This letter speaks of tea-n-chats the author and I occasionally had after evening meditation on Fridays during my tenure as the temporary Prior in Edmonton, Canada 2005-06. Such conversations are not limited to priory life. I continue to enjoy them – here in the Bay Area, this morning, in a back garden, with cats and lush foliage and melon and strawberries and (of course) fine conversation.
Those Friday night teas in Edmonton changed my life. You gracefully showed me the path out of my suffering when you were here and I’m continually glad for your on-line teaching. I think the light started to come on when you directed me INSIDE my head to notice my dissatisfaction (and all the feelings/actions that grew from it). I had to stop blaming, resisting, and start accepting.
I’m meeting more people now that I have a new job. — Did I tell you I have a new job? Well, I do. — I’m meeting more people and I’m seeing something that makes me smile. I’m seeing myself the way I was, mirrored in so many people around me. This makes me feel like I’ve moved on from the old me because I’m seeing how much I’ve changed. [There’s still lots of ego in that last sentence!] It also reassures me because I understand how connected we all are: we all suffer, we all experience delusion.
The new job: adult speech-language pathologist. Traveling to small, prairie towns seeing people in hospitals, long-term care facilities, or their homes. Stroke, illness, disease, or just plain getting old.
I came across a beautiful idea yesterday. Some people in the end stages of dementia (like Alzheimer’s) become as they were when infants. Long dormant reflexes return, revealed as the final layers of conscious life are peeled away. Rub a finger on an innocent cheek and the person will turn toward the finger like a infant looking for a breast.
The thought of this fills me with wonder! Birth returns at death. The phrase no birth, no death comes to mind although I’m still not quite sure what to do with it.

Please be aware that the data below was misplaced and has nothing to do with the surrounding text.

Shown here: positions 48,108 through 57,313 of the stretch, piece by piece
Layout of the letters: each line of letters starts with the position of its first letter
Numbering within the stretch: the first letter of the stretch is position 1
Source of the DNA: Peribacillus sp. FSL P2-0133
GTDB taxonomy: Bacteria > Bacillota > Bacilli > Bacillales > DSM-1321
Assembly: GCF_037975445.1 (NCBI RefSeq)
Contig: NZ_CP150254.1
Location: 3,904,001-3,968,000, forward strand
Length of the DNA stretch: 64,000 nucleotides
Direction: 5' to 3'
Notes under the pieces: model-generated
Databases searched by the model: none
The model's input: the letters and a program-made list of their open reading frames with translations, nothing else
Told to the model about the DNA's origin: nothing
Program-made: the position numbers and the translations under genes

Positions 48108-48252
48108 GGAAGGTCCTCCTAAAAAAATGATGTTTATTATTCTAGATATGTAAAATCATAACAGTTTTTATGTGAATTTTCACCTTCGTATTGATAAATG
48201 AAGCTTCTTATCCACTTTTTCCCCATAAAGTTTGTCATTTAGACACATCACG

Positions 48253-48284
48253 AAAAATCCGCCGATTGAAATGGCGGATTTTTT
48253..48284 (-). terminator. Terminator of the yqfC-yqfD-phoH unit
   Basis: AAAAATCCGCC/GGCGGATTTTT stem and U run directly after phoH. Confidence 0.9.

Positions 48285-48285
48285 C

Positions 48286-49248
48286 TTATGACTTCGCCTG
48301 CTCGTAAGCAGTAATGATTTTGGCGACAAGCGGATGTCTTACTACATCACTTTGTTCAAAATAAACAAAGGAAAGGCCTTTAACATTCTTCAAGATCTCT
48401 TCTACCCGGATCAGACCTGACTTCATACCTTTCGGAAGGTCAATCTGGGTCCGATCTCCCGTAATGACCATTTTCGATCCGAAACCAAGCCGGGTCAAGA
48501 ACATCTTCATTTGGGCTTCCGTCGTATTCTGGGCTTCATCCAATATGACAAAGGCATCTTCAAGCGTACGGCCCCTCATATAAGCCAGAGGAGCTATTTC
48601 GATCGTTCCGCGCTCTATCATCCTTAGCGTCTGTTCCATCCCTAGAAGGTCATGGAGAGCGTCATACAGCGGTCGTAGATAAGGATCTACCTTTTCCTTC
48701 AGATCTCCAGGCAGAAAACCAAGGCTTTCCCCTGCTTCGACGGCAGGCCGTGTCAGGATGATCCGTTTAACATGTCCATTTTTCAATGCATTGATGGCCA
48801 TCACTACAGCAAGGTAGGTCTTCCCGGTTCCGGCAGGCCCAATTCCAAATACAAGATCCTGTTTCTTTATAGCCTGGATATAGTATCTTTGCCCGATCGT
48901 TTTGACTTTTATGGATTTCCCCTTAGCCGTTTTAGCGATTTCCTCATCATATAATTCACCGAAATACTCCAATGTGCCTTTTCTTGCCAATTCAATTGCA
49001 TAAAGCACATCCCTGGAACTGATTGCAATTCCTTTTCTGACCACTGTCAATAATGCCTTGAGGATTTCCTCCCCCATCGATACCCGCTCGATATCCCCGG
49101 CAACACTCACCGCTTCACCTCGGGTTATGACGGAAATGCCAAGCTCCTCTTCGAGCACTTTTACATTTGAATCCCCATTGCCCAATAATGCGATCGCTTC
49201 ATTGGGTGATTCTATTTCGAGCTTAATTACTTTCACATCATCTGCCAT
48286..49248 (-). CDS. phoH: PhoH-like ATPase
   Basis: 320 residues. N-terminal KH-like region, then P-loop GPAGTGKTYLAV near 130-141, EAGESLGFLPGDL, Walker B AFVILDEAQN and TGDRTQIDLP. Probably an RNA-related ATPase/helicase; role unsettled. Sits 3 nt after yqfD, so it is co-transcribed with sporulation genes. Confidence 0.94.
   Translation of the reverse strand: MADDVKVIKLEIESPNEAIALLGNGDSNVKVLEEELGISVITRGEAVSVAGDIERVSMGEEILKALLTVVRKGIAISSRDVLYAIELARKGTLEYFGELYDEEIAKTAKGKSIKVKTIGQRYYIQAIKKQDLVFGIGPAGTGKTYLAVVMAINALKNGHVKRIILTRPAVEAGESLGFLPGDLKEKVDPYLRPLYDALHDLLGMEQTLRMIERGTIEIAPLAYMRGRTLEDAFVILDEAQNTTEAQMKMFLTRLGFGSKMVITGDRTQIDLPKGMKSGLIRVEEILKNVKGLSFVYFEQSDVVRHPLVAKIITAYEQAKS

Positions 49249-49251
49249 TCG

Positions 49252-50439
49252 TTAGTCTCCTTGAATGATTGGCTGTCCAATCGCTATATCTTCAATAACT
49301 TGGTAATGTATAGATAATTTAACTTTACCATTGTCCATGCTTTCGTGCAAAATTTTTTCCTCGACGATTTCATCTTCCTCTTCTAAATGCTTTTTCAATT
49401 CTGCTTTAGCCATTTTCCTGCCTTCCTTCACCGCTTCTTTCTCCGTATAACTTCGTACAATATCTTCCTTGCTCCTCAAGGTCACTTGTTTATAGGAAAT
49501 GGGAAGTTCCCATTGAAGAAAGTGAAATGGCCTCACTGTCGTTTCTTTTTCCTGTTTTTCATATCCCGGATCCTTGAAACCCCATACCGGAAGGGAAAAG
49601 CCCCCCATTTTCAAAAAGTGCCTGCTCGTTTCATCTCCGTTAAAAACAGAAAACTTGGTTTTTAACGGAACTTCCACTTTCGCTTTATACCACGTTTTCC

The square bracket comment (also in italics) in this note shows my current fascination: all the unconscious ways I reinforce this card castle I call me without even thinking. The koan (spiritual question): how to remove myself from the situation? Or can I? Or should I?
Thanks so much for taking the time to write and for your permission to publish, with edits, as a posting rather than a comment. I benefited greatly from our chats, as you know. Our mutual interest in language, words, giving expression and communication generally left us with much to talk about. Wonderful.
We each bring something unique, ourselves, to the table. Which obviously includes everything we believe ourselves to be, and not be. You could say we are the ornamentation of conversation and human concourse generally. Correctly understood, to allow ones unique colouration to show, to allow oneself to be coloured, to become coloured by others – is a gift. It is possible to truly give in this way because one knows that the self, as we imagine it to be, is actually much much bigger. And is content. That’s giving with empty hands or selfless giving.
You are right to be aware of unconscious ways I reinforce this card-castle. That is best achieved by not criticise or labelling what comes to light. In fact that’s what cements the illusion of the card-castle.
BTW – Originally I’d edited out your bracketed sentence. No, I thought, that thought is redundant. Of course I put it back in as you refer to it later. It’s still redundant though. I’d recommend editing out such thoughts from your thoughts all together. How’s that for a Friday evening at the kitchen table?